Welcome to my place, my purpose is to create a supportive environment. To create new landscapes through new mind-scapes, new ways of thinking, doing and being. To provide a place where like minded fellow travellers can pause, get some useful information and some spiritual sustenance before continuing on their way. Don't die with the music in you.
Bill describes himself as a grass farmer, philosopher, raconteur, maven, epicurean, futurist & story teller.
Welcome to my place, make yourself at home, wander around, "set a spell". My aim is to see my philosophy expressed in my reality. I have been fortunate to have had some outstanding mentors and for those on the road less traveled, I hope to leave some sign posts to help those seeking a more regenerative way to live and be.
I look forward to your feedback, talk to you soon.
If you're not dancing close to the edge, you are taking up to much room. Don't die with the music in you. We are human beings, not human doings.
Bill and Debbie Hill own 'Corramandel' and 'Broom Hills' Warrenbayne, near Benalla, in North-East Victoria. The Hill family have farmed in Warrenbayne since 1908.
Soil type Broom Hills - Stony gradational and yellow duplex, pale gradational, brown gradational, red gradational and friable brown gradational.
Corramandel - Clay loam, sandy loam, brown gradational, friable brown gradational
Rainfall (average/yr) 900 mm- 'Corramandel' 160 ha (100 meg rain fed dam, commanding 12 ha of border check, gravity fed lasered irrigated pasture.
800mm- 'Broom Hills' 260 ha ( SERCS trial here)
Property Area (ha) 420 ha plus (they have a lease block for wethers, as well as agistment for dry cows and dry sheep)
Main enterprises Fine wool merino sheep, spring lambing
Self-replacing, winter/spring calving Angus cattle for weaner production
Current pasture Broom Hills has native grasses and clover, rye grass, phalaris and annual weeds, some pasture cropping to supplement stock feed, mainly for grazing.
Current average stocking rates 150 cows and calves on 'Corramandel' 1000 ewes and lambs on 'Broom Hills'
Heifer weaners and merino weaners
Vegetation (no of ha) 5-6% of remnant vegetation and revegetation. With the planting this year the revegetation sites and the remnant vegetation have created a connection across the property
The SERCS project
How many shrubs planted 7200
Planting rate 2 rows 3 m apart with 10-12m alley. The rows were alternated with 2 shrub rows with shrubs planted 3m apart and 2 tree rows with trees planted 6m apart.
Site preparation Eleven small blocks were ripped along the contours with a bulldozer then a blanket weed control with a boomless sprayer. Each block was fenced with prefabricated fencing , galvanised steel posts with a hotwire, gates strategically placed for easy stock movement, water reticulated to troughs from a solar pump, via a tank on the highest point of the farm.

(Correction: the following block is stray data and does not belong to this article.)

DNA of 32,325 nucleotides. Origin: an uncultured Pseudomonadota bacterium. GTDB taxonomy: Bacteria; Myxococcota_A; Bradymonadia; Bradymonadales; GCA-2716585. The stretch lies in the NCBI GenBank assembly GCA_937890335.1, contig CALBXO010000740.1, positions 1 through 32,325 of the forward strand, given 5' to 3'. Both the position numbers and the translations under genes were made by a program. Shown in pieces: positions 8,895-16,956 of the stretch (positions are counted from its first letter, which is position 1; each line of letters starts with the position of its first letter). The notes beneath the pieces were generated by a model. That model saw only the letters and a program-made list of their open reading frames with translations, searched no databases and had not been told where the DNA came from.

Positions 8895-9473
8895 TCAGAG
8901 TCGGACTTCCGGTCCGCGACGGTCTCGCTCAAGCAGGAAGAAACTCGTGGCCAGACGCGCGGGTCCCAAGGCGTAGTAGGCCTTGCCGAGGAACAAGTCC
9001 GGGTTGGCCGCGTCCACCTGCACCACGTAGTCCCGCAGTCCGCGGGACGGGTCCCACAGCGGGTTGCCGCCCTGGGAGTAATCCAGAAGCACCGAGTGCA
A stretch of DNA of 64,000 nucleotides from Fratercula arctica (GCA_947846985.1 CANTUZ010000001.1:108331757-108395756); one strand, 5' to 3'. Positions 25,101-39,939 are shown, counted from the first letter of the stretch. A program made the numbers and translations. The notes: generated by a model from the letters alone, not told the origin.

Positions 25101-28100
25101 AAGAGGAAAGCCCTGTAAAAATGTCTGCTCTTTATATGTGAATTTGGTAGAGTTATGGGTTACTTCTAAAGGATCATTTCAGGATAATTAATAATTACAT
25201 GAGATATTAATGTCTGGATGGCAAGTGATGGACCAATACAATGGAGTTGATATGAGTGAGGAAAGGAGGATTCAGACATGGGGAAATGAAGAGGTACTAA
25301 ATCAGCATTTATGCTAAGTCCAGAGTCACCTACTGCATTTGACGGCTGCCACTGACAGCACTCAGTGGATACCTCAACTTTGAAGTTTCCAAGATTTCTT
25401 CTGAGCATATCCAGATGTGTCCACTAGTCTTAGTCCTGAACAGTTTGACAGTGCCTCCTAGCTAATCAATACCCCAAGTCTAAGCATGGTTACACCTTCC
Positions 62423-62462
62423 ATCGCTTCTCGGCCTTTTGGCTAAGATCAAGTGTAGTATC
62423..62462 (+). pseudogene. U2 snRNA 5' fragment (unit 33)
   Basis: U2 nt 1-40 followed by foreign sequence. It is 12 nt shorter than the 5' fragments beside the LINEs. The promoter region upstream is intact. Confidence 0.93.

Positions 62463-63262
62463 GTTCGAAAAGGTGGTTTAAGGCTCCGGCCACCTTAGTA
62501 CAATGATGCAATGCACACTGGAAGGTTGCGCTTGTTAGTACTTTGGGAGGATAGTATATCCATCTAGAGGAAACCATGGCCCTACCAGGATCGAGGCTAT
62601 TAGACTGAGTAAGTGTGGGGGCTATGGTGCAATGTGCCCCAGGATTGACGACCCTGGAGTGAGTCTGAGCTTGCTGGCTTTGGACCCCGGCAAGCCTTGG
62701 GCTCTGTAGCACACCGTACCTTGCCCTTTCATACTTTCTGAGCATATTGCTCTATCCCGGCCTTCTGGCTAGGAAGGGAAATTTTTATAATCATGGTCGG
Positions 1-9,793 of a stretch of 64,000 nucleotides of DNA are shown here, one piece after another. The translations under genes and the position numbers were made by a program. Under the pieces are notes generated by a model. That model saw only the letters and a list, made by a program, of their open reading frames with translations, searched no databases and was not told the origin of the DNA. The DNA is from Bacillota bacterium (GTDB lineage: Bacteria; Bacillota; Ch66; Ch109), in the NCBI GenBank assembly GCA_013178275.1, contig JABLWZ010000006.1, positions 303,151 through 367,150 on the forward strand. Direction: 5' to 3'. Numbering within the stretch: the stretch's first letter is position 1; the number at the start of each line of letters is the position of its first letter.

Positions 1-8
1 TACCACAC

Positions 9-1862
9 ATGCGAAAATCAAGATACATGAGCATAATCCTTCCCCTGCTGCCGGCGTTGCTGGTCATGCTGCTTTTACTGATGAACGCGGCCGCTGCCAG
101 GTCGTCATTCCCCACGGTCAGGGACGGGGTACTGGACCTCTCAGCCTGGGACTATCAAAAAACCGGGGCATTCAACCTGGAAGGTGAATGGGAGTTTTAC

Planting method used The seedlings were planted on 19 & 20 June after 120 mm of rain during May and early June, which ensured good moisture profile in rip lines. The trees and shrubs were guarded on the next 3 days. The seedlings were planted at the depth of the root ball. As there were plants left over
Bill extended other areas and created 2 more blocks so he could plant all his seedlings. All his blocks are fenced and all his seedlings have tree guards to protect them from wind, rabbits and cockatoo damage. He has since spot sprayed with a Glyphosate/ Canvas 750 mix around the seedlings to reduce the weed load.
On site challenges Weeds including Bracken fern, very stony sites requiring a bulldozer for ripping. More fencing required to create smaller paddocks on what was formerly the least valuable grazing land.
Bill's response when asked why he was interested in the SERCS project was "For many years we have been wanting to add to the fodder available to our livestock and to make use of all available rainfall and conserved moisture, wherever & whenever it may fall. Debbie has been involved in a project called "Green haystacks" which has been trialling native trees and shrubs for a many years and has given us some valuable data with a few species. Animal production is paramount in today's challenging environment, but animals must be healthy and content, to reach their potential." In a proactive response to a changing climate we are keen to try to add to our feed base, creating reliance through diversity by adding browsable shrubs and trees.
When asked how he saw shrubs being an advantage on his property, he replied "Many animals in today's industrial farming systems have a hidden hunger that doesn't allow full expression of their genetic potential. Browse of native perennial shrubs can satisfy many of these deficits and balance their diets and to help in keeping them healthy, content and productive." "We are always looking for ways to work with nature to become more resilient through diversity rather than force production through external inputs."